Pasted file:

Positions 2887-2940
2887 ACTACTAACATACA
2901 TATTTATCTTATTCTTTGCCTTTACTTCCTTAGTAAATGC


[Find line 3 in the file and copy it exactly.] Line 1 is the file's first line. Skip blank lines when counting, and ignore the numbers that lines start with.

2901 TATTTATCTTATTCTTTGCCTTTACTTCCTTAGTAAATGC